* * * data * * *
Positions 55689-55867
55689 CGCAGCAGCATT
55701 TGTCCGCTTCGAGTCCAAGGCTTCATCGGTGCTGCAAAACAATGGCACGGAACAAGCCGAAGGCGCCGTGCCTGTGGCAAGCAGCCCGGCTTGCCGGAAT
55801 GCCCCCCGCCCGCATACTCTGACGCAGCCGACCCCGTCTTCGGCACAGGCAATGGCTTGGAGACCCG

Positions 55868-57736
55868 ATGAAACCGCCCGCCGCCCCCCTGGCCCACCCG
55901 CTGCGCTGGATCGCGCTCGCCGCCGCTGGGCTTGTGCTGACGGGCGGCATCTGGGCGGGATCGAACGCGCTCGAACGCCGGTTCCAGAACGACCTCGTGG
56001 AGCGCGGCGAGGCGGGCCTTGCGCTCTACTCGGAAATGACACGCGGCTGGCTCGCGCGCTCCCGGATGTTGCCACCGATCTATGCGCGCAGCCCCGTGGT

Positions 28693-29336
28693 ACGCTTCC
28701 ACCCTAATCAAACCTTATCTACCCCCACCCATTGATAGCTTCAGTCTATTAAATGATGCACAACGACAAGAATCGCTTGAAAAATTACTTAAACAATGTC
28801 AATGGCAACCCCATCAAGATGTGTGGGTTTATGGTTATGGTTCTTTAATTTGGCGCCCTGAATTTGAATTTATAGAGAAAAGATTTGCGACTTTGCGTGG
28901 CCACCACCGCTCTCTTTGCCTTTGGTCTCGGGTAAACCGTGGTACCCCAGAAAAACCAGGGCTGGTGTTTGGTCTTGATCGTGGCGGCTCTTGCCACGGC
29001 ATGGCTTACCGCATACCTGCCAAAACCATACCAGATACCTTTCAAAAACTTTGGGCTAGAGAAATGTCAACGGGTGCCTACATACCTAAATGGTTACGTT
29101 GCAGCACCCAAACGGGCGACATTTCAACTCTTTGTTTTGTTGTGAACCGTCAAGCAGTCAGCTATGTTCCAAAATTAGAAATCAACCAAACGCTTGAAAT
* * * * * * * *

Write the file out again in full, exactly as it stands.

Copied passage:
Positions 55689-55867
55689 CGCAGCAGCATT
55701 TGTCCGCTTCGAGTCCAAGGCTTCATCGGTGCTGCAAAACAATGGCACGGAACAAGCCGAAGGCGCCGTGCCTGTGGCAAGCAGCCCGGCTTGCCGGAAT
55801 GCCCCCCGCCCGCATACTCTGACGCAGCCGACCCCGTCTTCGGCACAGGCAATGGCTTGGAGACCCG

Positions 55868-57736
55868 ATGAAACCGCCCGCCGCCCCCCTGGCCCACCCG
55901 CTGCGCTGGATCGCGCTCGCCGCCGCTGGGCTTGTGCTGACGGGCGGCATCTGGGCGGGATCGAACGCGCTCGAACGCCGGTTCCAGAACGACCTCGTGG
56001 AGCGCGGCGAGGCGGGCCTTGCGCTCTACTCGGAAATGACACGCGGCTGGCTCGCGCGCTCCCGGATGTTGCCACCGATCTATGCGCGCAGCCCCGTGGT

Positions 28693-29336
28693 ACGCTTCC
28701 ACCCTAATCAAACCTTATCTACCCCCACCCATTGATAGCTTCAGTCTATTAAATGATGCACAACGACAAGAATCGCTTGAAAAATTACTTAAACAATGTC
28801 AATGGCAACCCCATCAAGATGTGTGGGTTTATGGTTATGGTTCTTTAATTTGGCGCCCTGAATTTGAATTTATAGAGAAAAGATTTGCGACTTTGCGTGG
28901 CCACCACCGCTCTCTTTGCCTTTGGTCTCGGGTAAACCGTGGTACCCCAGAAAAACCAGGGCTGGTGTTTGGTCTTGATCGTGGCGGCTCTTGCCACGGC
29001 ATGGCTTACCGCATACCTGCCAAAACCATACCAGATACCTTTCAAAAACTTTGGGCTAGAGAAATGTCAACGGGTGCCTACATACCTAAATGGTTACGTT
29101 GCAGCACCCAAACGGGCGACATTTCAACTCTTTGTTTTGTTGTGAACCGTCAAGCAGTCAGCTATGTTCCAAAATTAGAAATCAACCAAACGCTTGAAAT